HARJEET SINGH: So, global stocktake is a process that was agreed —

AMY GOODMAN: Global stocktake.

HARJEET SINGH: — in 2015 as part of Paris Agreement, because when the pledges were put together, it was clear that we are looking at a three degree of warming, which is going to be catastrophic, by the end of century. Now, we required a process so that we can continuously ramp up and ratchet up our ambition. So this is a very unique process, if you look at many international agreements don’t have it.

So, 2023 is the first year when the global stocktake means we are looking at where we are, and then we are also going to determine how we need to increase our ambition over the next few years so that we can stay below the target of 1.5 degrees temperature rise Celsius, and we don’t cross that threshold. So it’s a very important process. And, in fact, as we speak, the discussions are happening on this global stocktake, which includes all the elements — talk about mitigation, adaptation and loss and damage and, most importantly, finance and technology.

AMY GOODMAN: How does climate change affect India? How does climate change play out every day?

HARJEET SINGH: Well, India is a large country with 7,500-kilometer-long coastline. And you talk of any geoclimatic zone India has, and it’s extremely vulnerable. In fact, it has been ranked one of the top five and top 10 countries over the last few years in terms of vulnerability. And we are seeing — we have seen some heat waves which were unprecedented in the last few years. We have seen how floods are becoming far more intense. We have seen some devastating storms and people getting displaced. And there are now studies which say that India is going to lose its GDP by 3% over the next few years and how it’s going to lose billions of dollars over the next few years, and those impacts are already happening. So, countries are vulnerable. They are suffering, you know, without any reason, because they are not the ones who have caused the problem in the first place. And there are many more developing countries who are in worse situation than India.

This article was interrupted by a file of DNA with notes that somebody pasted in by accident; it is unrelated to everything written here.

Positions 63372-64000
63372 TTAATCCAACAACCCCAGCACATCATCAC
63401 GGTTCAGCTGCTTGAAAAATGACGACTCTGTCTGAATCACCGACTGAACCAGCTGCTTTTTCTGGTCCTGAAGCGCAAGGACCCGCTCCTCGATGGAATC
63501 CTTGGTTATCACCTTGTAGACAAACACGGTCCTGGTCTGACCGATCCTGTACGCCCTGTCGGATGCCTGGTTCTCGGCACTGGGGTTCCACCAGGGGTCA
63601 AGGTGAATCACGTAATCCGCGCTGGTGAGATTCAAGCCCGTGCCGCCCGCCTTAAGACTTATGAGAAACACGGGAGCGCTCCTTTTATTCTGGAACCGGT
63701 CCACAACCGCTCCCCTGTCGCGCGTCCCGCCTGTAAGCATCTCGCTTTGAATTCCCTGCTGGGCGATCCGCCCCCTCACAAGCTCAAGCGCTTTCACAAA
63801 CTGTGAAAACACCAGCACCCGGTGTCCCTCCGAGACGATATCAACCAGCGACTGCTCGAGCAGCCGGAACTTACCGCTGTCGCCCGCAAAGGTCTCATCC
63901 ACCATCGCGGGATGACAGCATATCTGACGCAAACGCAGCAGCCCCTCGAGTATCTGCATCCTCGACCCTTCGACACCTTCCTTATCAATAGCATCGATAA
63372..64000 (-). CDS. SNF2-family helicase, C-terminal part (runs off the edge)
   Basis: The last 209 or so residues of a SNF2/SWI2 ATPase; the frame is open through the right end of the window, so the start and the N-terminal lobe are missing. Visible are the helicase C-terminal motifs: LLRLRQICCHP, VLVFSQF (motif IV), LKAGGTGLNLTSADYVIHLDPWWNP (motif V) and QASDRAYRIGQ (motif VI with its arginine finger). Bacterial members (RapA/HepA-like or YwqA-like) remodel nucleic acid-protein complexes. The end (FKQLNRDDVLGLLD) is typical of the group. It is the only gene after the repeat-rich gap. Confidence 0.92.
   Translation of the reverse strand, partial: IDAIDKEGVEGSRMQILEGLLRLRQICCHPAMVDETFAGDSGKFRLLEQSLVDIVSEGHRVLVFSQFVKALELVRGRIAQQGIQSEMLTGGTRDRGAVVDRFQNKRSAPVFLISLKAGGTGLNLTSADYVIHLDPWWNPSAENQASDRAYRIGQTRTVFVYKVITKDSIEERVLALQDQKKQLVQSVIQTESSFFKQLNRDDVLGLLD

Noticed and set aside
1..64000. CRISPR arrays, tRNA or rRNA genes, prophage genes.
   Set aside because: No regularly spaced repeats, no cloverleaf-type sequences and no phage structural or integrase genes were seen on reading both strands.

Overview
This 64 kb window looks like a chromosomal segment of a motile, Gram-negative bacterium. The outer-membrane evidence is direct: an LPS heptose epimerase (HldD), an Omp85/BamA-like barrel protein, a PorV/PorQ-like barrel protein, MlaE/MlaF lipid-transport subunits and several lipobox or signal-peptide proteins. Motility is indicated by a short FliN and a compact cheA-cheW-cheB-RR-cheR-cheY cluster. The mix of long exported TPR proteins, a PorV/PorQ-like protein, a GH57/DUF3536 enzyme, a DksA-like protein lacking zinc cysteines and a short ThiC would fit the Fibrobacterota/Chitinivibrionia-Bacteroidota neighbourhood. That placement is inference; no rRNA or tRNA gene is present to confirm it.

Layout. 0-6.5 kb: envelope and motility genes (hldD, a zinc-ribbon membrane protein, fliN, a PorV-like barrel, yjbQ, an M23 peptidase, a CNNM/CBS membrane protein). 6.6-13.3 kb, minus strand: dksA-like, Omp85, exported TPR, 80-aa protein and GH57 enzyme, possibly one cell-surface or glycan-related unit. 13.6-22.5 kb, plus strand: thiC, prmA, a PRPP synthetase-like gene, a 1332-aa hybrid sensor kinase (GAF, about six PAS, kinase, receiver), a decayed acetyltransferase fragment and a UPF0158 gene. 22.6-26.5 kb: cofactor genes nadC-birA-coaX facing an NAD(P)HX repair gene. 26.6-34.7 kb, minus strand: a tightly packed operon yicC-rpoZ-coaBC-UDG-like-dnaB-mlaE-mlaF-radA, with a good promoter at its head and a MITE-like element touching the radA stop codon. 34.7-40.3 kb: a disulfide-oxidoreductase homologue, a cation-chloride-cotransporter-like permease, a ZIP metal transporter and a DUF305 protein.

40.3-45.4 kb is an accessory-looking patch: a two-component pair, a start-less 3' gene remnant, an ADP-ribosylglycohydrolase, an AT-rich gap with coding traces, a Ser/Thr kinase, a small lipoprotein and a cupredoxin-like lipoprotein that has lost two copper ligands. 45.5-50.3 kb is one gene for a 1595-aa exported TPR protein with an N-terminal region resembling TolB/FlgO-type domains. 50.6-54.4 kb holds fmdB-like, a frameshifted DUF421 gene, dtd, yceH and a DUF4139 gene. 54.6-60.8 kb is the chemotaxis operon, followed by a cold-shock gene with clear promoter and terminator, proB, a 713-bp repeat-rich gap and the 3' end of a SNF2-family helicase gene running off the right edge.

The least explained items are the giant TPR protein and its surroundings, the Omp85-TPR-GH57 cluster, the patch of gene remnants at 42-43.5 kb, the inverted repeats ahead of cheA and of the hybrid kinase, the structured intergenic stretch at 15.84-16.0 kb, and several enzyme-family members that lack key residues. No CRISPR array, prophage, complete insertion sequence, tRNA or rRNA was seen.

AMY GOODMAN: We have 30 seconds left. It’s yours.

HARJEET SINGH: Well, I would say we have to make sure that we get a decision on fossil fuel phaseout, because even when we talk about loss and damage, we know very clearly more fossil fuels equals more loss and damage. So, we have got this decision, but unless we address the cause of the climate crisis, which is fossil fuels, we will not be able to deal with the climate emergency. And we have to ramp up adaptation finance, because people need to be now prepared to deal with disasters, and also they need to get support when they are suffering. So we need to work across the board on all these three pillars of climate action.

AMY GOODMAN: Harjeet Singh, head of global political strategy with Climate Action Network and the Fossil Fuel Non-Proliferation Treaty, a global initiative to phase out fossil fuels and support a just transition, usually based in New Delhi, India.

Coming up next, we look at how the UAE is buying up land across Africa as part of an initiative called Blue Carbon. Back in a minute.

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Carbon Colonialism: Oil-Rich UAE Buys Up Large Swaths of Africa for Carbon Credits to Keep Polluting